"I really wanted to be a Tiger," Mitchell said. "I cried about it. I'm not going to lie. I just have to keep moving forward, but at the same time, I love everybody at Mizzou. They showed me a lot of love and support throughout the whole process."

"I love those guys."

So he's found a home in Denton, Tx., located less than an hour from Dallas. It allows his family to see every home game, and his team isn't bad, either. The Mean Green won 18 games a year ago and returned a promising young nucleus this season under first-year head coach Tony Benford, a former Marquette assistant. Coincidentally, Benford recruited Mitchell - as well as several of his other teammates - while working for Buzz Williams at Marquette.

"I'm a hometown kid, so I really enjoy it," Mitchell said. "Since he recruited a lot of us, he's seen a lot of us already. It's crazy how we've come together as a team, and that we're here at North Texas."

Missouri hasn't left his life entirely, though. "Who are they playing this weekend?" he asks after the shoot-around. Then, he rattles off the names of some of the transfers on MU's team this season-- "They're gonna be real good. They got all those new transfers, Keion Bell, Jordan Clarkson, Jabari Brown." He also still keeps in touch with several MU players, including point guard and fellow Dallas native Phil Pressey. The two have known each other since the beginning of high school.

"That's my guy. We talk every now and then, on and off." Pressey said. "He's doing real well. We live 15 or 20 minutes away from each other, so every time I go home, I see him."

The feeling is mutual.

"Phil and I are very close. Very close," Mitchell said. "I love seeing how he's doing. His game has evolved. Really evolved."

Mitchell's has, too, which begs that irritating but necessary question.

WHAT IF TONY MITCHELL HAD PLAYED AT MISSOURI?

Tony Mitchell smiles as he imagines the possibilities.

"It could have been something special," Mitchell said. "We probably would have been amazing. On ESPN highlights all the time, going up and down. It probably would have been crazy."

Of course, even without Mitchell, Missouri still earned its fair share of ESPN airtime by winning 30 games and capturing a Big 12 Tournament title. That's how Pressey keeps his perspective.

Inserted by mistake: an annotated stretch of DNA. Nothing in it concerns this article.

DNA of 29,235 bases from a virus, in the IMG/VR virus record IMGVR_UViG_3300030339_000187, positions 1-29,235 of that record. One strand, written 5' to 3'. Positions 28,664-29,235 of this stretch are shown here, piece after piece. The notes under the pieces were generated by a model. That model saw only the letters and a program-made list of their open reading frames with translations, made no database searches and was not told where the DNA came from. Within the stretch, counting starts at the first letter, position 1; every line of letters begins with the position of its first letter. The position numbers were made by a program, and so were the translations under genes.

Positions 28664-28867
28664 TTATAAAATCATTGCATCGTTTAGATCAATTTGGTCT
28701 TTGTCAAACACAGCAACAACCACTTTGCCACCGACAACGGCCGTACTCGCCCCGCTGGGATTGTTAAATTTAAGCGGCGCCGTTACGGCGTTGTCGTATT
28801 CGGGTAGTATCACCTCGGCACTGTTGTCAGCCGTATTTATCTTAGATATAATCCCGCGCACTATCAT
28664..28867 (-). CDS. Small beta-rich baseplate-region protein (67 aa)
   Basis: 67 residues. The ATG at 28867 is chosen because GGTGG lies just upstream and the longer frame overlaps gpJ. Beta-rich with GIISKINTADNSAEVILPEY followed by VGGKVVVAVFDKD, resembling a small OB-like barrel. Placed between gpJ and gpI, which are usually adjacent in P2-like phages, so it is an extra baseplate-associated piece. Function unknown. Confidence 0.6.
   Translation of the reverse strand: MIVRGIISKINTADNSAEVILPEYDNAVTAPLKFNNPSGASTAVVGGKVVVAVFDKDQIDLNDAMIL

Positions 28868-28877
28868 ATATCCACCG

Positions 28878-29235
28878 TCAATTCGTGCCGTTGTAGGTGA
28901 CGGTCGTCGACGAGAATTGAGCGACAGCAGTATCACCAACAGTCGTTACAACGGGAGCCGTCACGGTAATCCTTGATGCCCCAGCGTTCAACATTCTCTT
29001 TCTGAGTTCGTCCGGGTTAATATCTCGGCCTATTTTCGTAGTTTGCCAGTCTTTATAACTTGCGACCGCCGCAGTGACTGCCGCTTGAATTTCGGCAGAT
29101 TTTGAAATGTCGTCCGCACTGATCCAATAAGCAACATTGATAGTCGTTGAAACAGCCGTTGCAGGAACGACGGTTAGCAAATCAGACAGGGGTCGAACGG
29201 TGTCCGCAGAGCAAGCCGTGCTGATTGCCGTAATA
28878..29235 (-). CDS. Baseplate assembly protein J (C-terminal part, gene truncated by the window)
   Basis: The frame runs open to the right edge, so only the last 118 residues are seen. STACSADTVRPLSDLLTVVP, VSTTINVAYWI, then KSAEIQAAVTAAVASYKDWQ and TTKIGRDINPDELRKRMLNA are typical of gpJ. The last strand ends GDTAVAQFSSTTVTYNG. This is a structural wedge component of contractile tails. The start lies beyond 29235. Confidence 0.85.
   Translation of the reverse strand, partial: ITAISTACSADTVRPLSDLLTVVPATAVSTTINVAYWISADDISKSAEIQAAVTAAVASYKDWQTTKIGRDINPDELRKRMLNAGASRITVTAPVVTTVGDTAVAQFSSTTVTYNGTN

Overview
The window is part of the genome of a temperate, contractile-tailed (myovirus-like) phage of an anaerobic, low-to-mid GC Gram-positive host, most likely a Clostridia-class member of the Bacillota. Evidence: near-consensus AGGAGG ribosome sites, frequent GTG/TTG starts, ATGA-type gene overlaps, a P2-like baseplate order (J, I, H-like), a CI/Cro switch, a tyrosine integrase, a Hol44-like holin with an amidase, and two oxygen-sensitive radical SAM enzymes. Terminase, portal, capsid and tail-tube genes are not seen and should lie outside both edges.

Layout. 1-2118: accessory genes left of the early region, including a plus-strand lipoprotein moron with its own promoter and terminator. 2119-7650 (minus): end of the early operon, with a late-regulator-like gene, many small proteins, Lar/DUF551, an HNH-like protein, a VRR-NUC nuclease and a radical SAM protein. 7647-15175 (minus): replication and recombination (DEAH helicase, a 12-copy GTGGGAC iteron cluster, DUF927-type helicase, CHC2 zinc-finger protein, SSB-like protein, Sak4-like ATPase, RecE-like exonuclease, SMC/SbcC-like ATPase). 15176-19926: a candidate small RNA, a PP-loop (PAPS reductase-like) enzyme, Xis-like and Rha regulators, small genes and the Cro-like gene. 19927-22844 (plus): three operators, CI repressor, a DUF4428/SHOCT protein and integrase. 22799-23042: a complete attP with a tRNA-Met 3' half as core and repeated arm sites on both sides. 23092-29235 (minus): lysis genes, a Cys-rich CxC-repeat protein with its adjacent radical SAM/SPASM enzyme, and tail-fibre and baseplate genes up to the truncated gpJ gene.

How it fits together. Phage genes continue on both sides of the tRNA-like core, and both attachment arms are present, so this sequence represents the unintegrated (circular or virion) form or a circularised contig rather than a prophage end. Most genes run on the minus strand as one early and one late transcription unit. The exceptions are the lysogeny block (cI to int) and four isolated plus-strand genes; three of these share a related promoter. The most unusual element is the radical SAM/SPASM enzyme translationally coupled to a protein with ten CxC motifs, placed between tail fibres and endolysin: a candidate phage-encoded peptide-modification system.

"A 6-foot-9 guy who's freakishly athletic, he can help any team in the country. If we had him, I think we could use him," Pressey said. "But we didn't have him and we still did well."

All season, the Tigers shrugged off the doubters. People said they were too small. Too thin. Not enough depth. A one-man show in the frontcourt with Ricardo Ratliffe. Missouri ignored the critics for 34 games.

Until it got Norfolked in Game 35. Suddenly, a dream season turned into a disaster in the form of an 86-84 loss to 15th-seeded Norfolk State in the NCAA Tournament. The Spartans, statistically the heaviest underdog to ever win a tournament game in college basketball history, outrebounded the Tigers by 12. Star center Kyle O'Quinn, a 6-foot-10 behemoth in the middle of the paint, finished with a double-double and scored the go-ahead bucket after grabbing an offensive rebound in the final minute. If only Mitchell and his superhuman leaping ability were there to clean up the glass. On the game's final possession, Phil Pressey misfired on a three-point attempt at the buzzer and then crumpled to the floor.

He crumpled to the floor of the CenturyLink Center. In Omaha. The very arena where seven months later, Mitchell would play the first game of his sophomore season against Creighton on an unseasonably warm night in early November.

As he continues to stretch near the free throw line - just feet from where Pressey missed that shot at the buzzer - the whispers get louder and louder. "That's the kid you want to see," somebody mumbles near press row. When the public address announcer begins to introduce the North Texas starting lineup shortly before tip-off, he calls Mitchell first.

A six-foot-eight forward out of Dallas, Texas. Number thirteen: Tony Mitchell.

There's mostly silence in the arena, followed by a recognizable, undeniable chant from the Creighton student section.

"M-I-Z, Z-O-U!"

If only.